WASHINGTON – The Office of the United States Trade Representative announced today that Ambassador Jayme White will depart after more than two years of service as Deputy United States Trade Representative. Ambassador White helped lead USTR’s engagement with partners in the Western Hemisphere, Europe and the Middle East, and on key labor and environmental issues.
“Ambassador Jayme White played an integral role in leading USTR’s work with our partners around the world, including the enforcement of the USMCA, as well as the global arrangement on sustainable steel and aluminum and the critical minerals agreement negotiations. I want to thank him for his service at USTR and wish him all the best in his future endeavors,” said Ambassador Katherine Tai.
Ambassador White’s last day will be November 1, 2023.
Ambassador Jayme White, Deputy United States Trade Representative
Ambassador Jayme White was sworn in as Deputy United States Trade Representative on September 22, 2021. He has spent two decades working to ensure American trade policy empowers American workers and promotes a sustainable environment. Mr. White grew up in Seattle, WA, where his family were union workers for Boeing. He went to Washington, DC to work for his hometown member of Congress in the House of Representatives, Representative Jim McDermott, who served on the Committee on Ways and Means, which has jurisdiction over international trade. Since then, he has played a role in nearly every major trade issue and trade legislation, over the last 20 years.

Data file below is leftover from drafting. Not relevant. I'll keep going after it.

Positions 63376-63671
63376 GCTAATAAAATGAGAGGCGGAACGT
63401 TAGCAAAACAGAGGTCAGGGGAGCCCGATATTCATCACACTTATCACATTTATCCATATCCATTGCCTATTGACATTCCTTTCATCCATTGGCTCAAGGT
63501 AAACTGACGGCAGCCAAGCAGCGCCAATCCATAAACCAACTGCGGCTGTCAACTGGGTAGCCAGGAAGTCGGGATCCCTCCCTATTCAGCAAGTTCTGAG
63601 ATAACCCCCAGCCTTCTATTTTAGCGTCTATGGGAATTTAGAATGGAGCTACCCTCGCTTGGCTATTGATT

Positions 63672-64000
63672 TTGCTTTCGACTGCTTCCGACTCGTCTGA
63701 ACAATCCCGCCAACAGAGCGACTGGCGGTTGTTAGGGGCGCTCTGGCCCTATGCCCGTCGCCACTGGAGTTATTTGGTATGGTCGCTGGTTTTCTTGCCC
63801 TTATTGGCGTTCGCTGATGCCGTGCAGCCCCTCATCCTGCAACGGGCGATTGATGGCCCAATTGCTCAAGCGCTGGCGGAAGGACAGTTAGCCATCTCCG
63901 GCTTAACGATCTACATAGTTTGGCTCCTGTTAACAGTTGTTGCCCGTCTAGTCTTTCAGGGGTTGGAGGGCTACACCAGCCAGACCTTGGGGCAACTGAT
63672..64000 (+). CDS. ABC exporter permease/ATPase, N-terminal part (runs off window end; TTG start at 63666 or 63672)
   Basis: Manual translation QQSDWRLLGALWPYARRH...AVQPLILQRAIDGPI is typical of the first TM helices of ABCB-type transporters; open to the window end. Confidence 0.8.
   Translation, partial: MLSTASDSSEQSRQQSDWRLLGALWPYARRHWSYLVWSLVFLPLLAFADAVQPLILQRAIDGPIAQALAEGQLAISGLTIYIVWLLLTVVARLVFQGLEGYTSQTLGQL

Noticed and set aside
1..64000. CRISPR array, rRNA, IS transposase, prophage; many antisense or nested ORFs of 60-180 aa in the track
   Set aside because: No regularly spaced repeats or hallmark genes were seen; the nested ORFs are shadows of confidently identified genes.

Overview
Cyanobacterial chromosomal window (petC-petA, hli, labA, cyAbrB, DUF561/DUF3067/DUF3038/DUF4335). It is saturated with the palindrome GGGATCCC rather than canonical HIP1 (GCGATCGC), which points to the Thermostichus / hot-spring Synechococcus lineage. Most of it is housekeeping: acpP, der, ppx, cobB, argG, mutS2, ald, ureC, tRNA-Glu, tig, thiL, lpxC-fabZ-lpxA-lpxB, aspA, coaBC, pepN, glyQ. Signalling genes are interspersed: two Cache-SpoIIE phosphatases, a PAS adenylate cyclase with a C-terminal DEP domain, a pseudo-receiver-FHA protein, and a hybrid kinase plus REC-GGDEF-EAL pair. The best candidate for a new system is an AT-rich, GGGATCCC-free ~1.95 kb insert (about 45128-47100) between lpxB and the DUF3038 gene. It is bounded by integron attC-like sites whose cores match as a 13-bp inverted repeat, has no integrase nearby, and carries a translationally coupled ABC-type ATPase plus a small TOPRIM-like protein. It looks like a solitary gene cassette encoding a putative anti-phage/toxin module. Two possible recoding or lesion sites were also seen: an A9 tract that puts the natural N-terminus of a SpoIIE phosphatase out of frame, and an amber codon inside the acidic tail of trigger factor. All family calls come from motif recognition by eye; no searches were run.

Mr. White has served in the U.S. Senate since 2009, including as the chief trade advisor for the Senate Committee on Finance since 2014, under the leadership of Chairman Ron Wyden. During this tenure, White led efforts to level the playing field for American workers, through trade negotiations and agreements, and by reforming US trade laws to better respond to unfair foreign trade practices. In his role on the Finance Committee, he has long represented and advanced bipartisan US views to foreign trade leaders, and the outcomes of those efforts are evident in many trade agreements. Key provisions -- especially enforceable measures on labor and the environment -- found in the United States-Mexico-Canada Agreement (USMCA) are a result of his efforts.